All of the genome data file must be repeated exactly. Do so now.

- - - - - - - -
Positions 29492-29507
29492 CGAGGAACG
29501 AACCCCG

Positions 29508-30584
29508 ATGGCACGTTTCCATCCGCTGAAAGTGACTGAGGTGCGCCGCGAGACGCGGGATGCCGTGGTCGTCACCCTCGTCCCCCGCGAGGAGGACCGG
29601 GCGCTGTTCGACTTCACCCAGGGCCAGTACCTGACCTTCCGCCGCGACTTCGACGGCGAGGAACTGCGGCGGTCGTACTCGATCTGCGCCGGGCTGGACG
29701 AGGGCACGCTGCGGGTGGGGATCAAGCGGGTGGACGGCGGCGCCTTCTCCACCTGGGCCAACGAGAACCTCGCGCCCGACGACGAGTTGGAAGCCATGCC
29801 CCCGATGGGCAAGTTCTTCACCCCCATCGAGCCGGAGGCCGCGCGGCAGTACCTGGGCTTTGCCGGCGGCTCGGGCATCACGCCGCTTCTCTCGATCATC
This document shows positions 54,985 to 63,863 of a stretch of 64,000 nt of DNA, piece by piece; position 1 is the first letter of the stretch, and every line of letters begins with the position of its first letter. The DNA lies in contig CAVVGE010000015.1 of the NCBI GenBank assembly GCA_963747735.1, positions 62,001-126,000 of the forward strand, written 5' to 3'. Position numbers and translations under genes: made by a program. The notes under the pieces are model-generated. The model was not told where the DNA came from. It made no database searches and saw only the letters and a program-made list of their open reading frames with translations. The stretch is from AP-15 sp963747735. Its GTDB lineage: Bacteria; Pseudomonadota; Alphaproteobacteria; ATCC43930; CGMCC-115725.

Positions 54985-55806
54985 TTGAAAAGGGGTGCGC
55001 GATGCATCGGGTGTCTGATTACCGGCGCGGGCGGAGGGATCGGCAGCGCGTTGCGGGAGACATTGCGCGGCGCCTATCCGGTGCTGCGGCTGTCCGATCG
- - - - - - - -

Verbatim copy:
Positions 29492-29507
29492 CGAGGAACG
29501 AACCCCG

Positions 29508-30584
29508 ATGGCACGTTTCCATCCGCTGAAAGTGACTGAGGTGCGCCGCGAGACGCGGGATGCCGTGGTCGTCACCCTCGTCCCCCGCGAGGAGGACCGG
29601 GCGCTGTTCGACTTCACCCAGGGCCAGTACCTGACCTTCCGCCGCGACTTCGACGGCGAGGAACTGCGGCGGTCGTACTCGATCTGCGCCGGGCTGGACG
29701 AGGGCACGCTGCGGGTGGGGATCAAGCGGGTGGACGGCGGCGCCTTCTCCACCTGGGCCAACGAGAACCTCGCGCCCGACGACGAGTTGGAAGCCATGCC
29801 CCCGATGGGCAAGTTCTTCACCCCCATCGAGCCGGAGGCCGCGCGGCAGTACCTGGGCTTTGCCGGCGGCTCGGGCATCACGCCGCTTCTCTCGATCATC
This document shows positions 54,985 to 63,863 of a stretch of 64,000 nt of DNA, piece by piece; position 1 is the first letter of the stretch, and every line of letters begins with the position of its first letter. The DNA lies in contig CAVVGE010000015.1 of the NCBI GenBank assembly GCA_963747735.1, positions 62,001-126,000 of the forward strand, written 5' to 3'. Position numbers and translations under genes: made by a program. The notes under the pieces are model-generated. The model was not told where the DNA came from. It made no database searches and saw only the letters and a program-made list of their open reading frames with translations. The stretch is from AP-15 sp963747735. Its GTDB lineage: Bacteria; Pseudomonadota; Alphaproteobacteria; ATCC43930; CGMCC-115725.

Positions 54985-55806
54985 TTGAAAAGGGGTGCGC
55001 GATGCATCGGGTGTCTGATTACCGGCGCGGGCGGAGGGATCGGCAGCGCGTTGCGGGAGACATTGCGCGGCGCCTATCCGGTGCTGCGGCTGTCCGATCG